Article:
## Abstract

Calculations of the depolarization ratio, $D(\mathrm{\Theta},\lambda )=1-\u3008{S}_{22}\u3009/\u3008{S}_{11}\u3009$, for light scattered from an ensemble or cloud of single aerosolized spores in air were studied using the discrete dipole approximation (DDA), sometimes also called the coupled-dipole approximation. Here ${S}_{ij}$ is the appropriate Mueller matrix element for scattering angle Θ and wavelength *λ*. The effect of modest shape changes on $D(\mathrm{\Theta},\lambda )$ was determined. The shapes compared were prolate ellipsoids versus right circular cylinders joined smoothly to end caps consisting of hemispheres of the same diameter as the cylinder. Using the same models, the graphs of $\u3008{S}_{34}\u3009/\u3008{S}_{11}\u3009$ versus angle were compared with those for $D(\mathrm{\Theta},\lambda )$. The latter shows sensitivity to length in some cases we examined, while $\u3008{S}_{34}\u3009/\u3008{S}_{11}\u3009$ does not. Size parameters and optical constants suggested by measurements of *Bacillus cereus* endospores were used. An ensemble of spores was modeled with prolate spheroids. The results of this model were compared with results of a model using the same size and optical parameters, but for capped cylinders. The two models produced distinguishably different results for the same parameters. In calculations for all the graphs shown, averaging over random orientations was performed. Averaging over size distributions similar to those from experimental measurements was performed where indicated. The results show that measurements of $D(\mathrm{\Theta},\lambda )$ could be quite useful in characterizing the shape of particles in an unknown aerosol and for distinguishing between two likely shapes, but not to reconstruct the shapes from the graphs alone without additional information.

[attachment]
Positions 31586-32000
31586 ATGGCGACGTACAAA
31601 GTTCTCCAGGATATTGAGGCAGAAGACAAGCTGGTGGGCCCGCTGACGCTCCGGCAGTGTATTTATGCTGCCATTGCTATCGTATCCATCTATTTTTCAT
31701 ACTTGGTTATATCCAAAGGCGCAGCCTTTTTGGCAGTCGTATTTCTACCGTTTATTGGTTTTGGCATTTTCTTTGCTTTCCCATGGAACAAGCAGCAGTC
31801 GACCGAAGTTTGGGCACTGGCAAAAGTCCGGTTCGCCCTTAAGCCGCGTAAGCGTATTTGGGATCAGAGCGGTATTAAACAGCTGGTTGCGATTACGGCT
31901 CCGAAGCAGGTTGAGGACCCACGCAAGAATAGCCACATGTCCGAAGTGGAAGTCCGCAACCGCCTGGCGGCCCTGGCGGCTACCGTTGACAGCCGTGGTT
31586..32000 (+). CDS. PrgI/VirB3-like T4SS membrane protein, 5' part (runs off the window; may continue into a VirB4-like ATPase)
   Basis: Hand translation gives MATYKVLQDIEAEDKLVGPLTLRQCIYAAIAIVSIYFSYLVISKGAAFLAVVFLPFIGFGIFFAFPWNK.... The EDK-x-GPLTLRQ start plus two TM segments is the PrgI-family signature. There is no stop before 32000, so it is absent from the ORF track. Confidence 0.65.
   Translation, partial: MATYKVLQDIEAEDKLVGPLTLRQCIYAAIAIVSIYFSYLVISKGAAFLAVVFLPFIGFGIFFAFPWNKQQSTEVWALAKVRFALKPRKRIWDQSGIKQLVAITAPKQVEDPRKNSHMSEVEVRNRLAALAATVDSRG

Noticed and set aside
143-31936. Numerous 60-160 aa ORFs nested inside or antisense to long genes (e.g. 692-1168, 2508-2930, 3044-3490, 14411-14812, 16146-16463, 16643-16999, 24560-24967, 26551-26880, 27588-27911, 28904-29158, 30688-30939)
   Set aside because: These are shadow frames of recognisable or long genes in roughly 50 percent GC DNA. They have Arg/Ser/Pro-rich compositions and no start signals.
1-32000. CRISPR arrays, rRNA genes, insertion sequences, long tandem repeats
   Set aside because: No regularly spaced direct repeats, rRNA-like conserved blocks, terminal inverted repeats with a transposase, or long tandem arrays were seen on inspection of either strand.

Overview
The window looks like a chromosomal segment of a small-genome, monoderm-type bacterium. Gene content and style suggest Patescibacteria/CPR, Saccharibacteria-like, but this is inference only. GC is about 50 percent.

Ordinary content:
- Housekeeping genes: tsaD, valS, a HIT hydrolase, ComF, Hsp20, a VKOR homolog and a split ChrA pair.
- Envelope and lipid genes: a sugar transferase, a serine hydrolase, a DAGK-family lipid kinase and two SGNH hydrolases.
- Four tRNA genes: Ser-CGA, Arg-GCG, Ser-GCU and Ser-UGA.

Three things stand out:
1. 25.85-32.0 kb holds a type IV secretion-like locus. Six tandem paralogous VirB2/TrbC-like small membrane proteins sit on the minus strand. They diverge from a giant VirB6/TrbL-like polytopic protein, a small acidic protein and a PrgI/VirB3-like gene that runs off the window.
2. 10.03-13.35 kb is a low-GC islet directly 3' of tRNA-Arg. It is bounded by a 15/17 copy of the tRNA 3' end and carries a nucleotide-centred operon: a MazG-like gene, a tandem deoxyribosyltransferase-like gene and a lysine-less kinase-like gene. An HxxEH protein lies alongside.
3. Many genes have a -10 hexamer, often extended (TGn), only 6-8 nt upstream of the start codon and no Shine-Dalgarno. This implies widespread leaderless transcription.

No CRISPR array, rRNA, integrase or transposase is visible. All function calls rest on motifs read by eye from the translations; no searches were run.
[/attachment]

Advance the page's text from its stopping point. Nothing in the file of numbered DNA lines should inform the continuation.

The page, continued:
© 2009 Optical Society of America

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